I looked up “hackers – computer security” on Wiki: A hacker is a person who breaks into computers, usually by gaining access to administrative controls. The subculture that has evolved around hackers is often referred to as the computer underground. Proponents claim to be motivated by artistic and political ends, and are often unconcerned about the use of illegal means to achieve them.

As I read on, I discovered a few things I didn’t know about hackers before, quoting Wiki: Several subgroups of the computer underground with different attitudes and aims use different terms to demarcate themselves from each other, or try to exclude some specific group with which they do not agree.

So great! Hackers disagree among themselves that means we have both good and evil hackers. There are the “White Hat” hackers who are non-malicious hackers who hack to test their own computer security systems…I can bear with that, since all major corporations employ professional “hackers”, otherwise known as computer/network secruity experts, to safeguard their business infrastructure and critical data.

Then there are the “Grey Hat” and “Black Hat” hackers. As their names suggest, they’re either borderline illegal or outrightly illegal by committing vandalism, credit card fraud, identity theft, piracy, or other types of harmful activity.

The last but not least category are the “Hacktavists” – who are probably most closely associated with this morning’s attacks on the two world’s largest social networking sites. Though unconfirmed at this point, this type of large-scale attacks reportedly began occurring back in July when a series of cyber attacks were launched against computer networks in South Korea and the U.S. by North Korean hacktavists, i.e. cyberterrorists. Today’s attacks on Facebook and Twitter were alleged to be instigated by cyber warlords between Russia and Georgia (the country, not the U.S. state).

I’m not trying to speculate who the hackers are out there and what their motivations are (although one may find on Twitter today some Tweeters making speculations and calling out hackers’ names), but be darn clear that our lives are never the same as before – Twitter and Facebook have become an integral part of our social and global identities and we’ll band together to fight for the freeodm to say what we want to say and when we want to say it on those sites.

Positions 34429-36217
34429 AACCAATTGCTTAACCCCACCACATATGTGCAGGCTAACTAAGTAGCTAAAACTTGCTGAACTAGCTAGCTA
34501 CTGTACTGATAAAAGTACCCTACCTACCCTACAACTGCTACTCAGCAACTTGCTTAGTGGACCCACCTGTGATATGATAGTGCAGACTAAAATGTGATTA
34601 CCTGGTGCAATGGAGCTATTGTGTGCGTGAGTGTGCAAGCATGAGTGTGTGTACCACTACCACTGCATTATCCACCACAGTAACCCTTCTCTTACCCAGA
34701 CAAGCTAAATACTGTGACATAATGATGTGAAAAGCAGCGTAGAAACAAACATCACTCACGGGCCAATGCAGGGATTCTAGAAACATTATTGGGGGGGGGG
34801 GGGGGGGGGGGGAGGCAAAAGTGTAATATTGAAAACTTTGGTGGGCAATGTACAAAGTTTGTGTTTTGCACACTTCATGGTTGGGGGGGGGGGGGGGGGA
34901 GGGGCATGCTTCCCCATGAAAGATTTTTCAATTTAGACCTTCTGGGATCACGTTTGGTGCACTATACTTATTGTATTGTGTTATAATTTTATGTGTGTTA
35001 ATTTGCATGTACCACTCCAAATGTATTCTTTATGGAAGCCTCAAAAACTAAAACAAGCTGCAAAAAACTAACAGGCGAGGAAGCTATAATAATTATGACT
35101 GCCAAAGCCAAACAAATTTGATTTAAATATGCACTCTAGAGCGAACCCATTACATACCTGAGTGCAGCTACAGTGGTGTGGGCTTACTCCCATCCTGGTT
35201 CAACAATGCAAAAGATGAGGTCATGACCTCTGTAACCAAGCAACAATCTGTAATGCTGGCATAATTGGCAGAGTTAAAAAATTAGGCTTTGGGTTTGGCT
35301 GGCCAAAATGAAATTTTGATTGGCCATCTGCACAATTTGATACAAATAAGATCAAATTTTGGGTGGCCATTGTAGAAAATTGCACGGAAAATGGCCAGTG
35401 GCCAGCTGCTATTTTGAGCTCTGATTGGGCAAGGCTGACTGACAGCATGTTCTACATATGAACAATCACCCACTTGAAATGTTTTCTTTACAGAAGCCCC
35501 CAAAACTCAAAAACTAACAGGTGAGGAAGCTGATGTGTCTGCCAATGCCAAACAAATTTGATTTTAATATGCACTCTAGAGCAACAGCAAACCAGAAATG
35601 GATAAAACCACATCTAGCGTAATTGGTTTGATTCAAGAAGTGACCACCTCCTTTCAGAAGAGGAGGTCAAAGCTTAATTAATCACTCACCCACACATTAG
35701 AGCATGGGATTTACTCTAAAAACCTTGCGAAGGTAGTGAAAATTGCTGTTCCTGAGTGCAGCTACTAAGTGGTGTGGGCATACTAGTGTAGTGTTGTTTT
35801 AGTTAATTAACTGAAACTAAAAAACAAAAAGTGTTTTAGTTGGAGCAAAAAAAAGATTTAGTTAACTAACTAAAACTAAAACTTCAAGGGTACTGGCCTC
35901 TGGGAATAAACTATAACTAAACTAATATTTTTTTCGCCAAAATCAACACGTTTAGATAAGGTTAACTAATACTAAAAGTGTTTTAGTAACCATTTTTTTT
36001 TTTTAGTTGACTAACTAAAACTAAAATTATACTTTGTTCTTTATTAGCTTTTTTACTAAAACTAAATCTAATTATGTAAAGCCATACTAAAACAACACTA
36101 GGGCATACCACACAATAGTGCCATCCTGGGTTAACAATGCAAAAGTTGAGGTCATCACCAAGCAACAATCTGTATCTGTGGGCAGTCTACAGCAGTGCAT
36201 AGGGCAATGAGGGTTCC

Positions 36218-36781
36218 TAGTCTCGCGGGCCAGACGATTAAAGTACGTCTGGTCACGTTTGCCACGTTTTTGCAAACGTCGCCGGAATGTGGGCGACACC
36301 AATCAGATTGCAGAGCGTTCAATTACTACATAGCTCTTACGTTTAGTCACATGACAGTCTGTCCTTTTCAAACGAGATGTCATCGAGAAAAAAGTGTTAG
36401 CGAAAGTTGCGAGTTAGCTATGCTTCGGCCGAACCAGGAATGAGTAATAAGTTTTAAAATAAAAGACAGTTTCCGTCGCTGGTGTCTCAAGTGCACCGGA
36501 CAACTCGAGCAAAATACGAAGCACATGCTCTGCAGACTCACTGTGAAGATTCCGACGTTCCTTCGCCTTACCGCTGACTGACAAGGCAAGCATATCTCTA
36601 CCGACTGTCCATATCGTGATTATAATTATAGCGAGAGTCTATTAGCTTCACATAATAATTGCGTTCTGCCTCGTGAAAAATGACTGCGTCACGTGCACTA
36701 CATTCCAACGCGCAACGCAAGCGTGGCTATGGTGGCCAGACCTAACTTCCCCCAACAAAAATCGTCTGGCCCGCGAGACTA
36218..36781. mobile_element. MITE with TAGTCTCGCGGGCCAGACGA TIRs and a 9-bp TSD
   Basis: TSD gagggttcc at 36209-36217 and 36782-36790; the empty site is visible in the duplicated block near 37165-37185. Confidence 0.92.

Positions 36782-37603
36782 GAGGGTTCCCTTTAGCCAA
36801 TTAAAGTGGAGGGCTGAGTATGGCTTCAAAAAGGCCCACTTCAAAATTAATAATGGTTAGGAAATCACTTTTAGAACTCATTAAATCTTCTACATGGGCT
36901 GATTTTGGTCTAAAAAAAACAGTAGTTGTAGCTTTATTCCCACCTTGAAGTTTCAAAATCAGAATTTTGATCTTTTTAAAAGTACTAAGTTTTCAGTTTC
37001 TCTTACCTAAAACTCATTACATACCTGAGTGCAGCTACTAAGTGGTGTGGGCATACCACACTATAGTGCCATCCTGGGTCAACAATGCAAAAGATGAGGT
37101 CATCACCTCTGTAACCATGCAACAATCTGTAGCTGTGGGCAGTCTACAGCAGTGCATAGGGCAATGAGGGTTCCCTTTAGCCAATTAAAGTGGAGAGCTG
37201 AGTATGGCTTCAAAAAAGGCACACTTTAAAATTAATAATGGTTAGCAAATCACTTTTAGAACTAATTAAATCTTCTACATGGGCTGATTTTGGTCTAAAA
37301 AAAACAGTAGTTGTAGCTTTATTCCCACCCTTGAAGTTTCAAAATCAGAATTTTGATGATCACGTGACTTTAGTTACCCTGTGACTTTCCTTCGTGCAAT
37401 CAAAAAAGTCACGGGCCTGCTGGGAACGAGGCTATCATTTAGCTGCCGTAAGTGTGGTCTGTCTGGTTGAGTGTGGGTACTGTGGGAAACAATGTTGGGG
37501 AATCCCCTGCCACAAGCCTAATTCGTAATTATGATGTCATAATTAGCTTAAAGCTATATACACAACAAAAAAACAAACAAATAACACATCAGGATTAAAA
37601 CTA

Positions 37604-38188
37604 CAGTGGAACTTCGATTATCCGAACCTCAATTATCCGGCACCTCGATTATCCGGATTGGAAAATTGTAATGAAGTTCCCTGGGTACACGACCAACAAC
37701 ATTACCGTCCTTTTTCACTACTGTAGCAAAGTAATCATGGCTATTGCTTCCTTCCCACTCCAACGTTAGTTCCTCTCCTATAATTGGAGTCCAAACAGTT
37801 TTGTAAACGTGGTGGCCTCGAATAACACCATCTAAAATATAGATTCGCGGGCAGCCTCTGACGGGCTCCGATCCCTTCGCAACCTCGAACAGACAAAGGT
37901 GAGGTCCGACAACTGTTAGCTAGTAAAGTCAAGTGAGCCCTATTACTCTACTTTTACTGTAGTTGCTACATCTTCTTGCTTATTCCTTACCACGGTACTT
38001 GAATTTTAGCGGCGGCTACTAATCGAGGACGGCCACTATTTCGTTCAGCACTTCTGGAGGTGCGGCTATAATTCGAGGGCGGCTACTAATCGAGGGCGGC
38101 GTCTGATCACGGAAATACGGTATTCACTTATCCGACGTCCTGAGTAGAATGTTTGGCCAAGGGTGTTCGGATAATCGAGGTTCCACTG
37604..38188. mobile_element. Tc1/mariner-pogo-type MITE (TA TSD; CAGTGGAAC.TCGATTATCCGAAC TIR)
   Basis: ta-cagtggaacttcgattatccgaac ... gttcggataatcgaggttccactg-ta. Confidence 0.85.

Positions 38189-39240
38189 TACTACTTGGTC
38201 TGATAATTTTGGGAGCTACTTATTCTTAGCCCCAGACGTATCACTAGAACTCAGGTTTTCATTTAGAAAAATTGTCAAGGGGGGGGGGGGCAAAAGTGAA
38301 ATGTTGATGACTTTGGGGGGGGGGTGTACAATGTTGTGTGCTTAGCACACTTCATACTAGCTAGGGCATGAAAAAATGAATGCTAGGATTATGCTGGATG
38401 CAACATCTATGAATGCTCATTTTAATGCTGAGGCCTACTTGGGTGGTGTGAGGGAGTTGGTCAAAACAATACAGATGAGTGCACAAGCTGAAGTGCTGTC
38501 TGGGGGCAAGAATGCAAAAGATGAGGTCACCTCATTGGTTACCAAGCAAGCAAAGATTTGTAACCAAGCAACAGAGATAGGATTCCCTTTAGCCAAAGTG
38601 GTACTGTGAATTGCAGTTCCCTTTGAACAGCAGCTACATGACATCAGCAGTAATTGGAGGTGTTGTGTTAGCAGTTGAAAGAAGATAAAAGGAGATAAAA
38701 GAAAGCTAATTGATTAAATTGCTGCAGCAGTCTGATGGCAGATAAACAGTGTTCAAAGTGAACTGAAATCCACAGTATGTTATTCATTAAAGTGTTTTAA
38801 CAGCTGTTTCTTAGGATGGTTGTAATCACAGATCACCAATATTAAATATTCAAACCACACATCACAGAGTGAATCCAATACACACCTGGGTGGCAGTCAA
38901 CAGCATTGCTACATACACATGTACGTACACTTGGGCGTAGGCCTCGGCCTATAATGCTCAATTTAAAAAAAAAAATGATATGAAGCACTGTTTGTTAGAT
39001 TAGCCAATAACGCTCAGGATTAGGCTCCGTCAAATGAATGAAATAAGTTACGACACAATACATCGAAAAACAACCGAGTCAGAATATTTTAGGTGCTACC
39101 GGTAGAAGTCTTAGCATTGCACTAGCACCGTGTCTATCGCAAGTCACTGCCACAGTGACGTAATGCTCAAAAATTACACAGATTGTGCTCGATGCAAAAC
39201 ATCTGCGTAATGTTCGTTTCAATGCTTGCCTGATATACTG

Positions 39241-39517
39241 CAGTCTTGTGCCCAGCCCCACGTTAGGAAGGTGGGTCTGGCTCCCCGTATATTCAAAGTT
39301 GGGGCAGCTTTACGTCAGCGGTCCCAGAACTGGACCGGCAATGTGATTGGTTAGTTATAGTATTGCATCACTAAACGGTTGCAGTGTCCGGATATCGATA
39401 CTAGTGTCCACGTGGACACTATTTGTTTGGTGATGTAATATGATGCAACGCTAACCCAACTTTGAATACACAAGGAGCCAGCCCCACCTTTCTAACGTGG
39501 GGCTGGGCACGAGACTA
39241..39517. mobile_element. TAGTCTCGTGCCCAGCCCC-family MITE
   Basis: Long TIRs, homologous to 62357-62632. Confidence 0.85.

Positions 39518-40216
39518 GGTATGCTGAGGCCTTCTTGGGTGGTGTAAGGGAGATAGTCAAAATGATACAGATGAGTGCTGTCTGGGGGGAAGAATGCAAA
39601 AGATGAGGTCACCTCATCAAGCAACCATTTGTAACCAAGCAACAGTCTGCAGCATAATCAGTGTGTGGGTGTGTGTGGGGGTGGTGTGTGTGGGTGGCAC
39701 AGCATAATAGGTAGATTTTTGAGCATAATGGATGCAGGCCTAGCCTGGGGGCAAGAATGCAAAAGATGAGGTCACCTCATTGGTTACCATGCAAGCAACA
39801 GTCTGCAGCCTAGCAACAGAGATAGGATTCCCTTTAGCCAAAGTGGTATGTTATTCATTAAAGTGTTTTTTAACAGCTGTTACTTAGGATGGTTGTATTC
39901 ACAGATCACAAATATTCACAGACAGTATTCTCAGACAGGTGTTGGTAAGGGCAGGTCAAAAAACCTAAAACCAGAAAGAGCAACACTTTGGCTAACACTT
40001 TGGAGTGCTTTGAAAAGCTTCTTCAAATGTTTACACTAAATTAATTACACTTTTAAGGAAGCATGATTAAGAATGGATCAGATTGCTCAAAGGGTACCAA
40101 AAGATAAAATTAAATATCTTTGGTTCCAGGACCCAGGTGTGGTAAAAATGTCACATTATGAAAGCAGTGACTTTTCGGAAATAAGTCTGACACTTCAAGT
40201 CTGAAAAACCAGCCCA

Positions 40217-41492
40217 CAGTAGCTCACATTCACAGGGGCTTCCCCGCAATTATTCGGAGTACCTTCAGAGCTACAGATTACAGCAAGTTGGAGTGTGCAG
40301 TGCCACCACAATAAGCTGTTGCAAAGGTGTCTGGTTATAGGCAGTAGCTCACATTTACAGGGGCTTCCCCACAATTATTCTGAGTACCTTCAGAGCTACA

I never realized until this morning that my life has never been the same ever since Twitter and Facebook. When I couldn’t connect with my fellow marketers and friends, I felt attacked…but victory sided with the open and just. Thanks to the hard work by our Twitter and Facebook guardian angels, who quickly brought the sites up again after a couple of hours. You guys did a heck of a job!

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What not to tweet if you want to save your reputation, life and overall well-being

Tweets get around. To avoid social media gaffes, here are some examples of things you DON’T want to put on your social media network from Twitter to Facebook to MySpace:

1) I have a serious hangover from a party last night
2) I have depression
3) I’m about to kill someone
4) I’m on a job hunt – help!
5) The company I work at sucks
6) I just got a ticket for reckless (drunk) driving
7) The alimony I’m paying to my ex is dragging me down
8) Any financial advice for someone in serious debt?
9) Just got dumped by my ex…
10) I’m seeking a relationship…contact me if you’re interested

You get the point. Emotions, money issues and intimate sharing are best kept OUTSIDE of your social media network.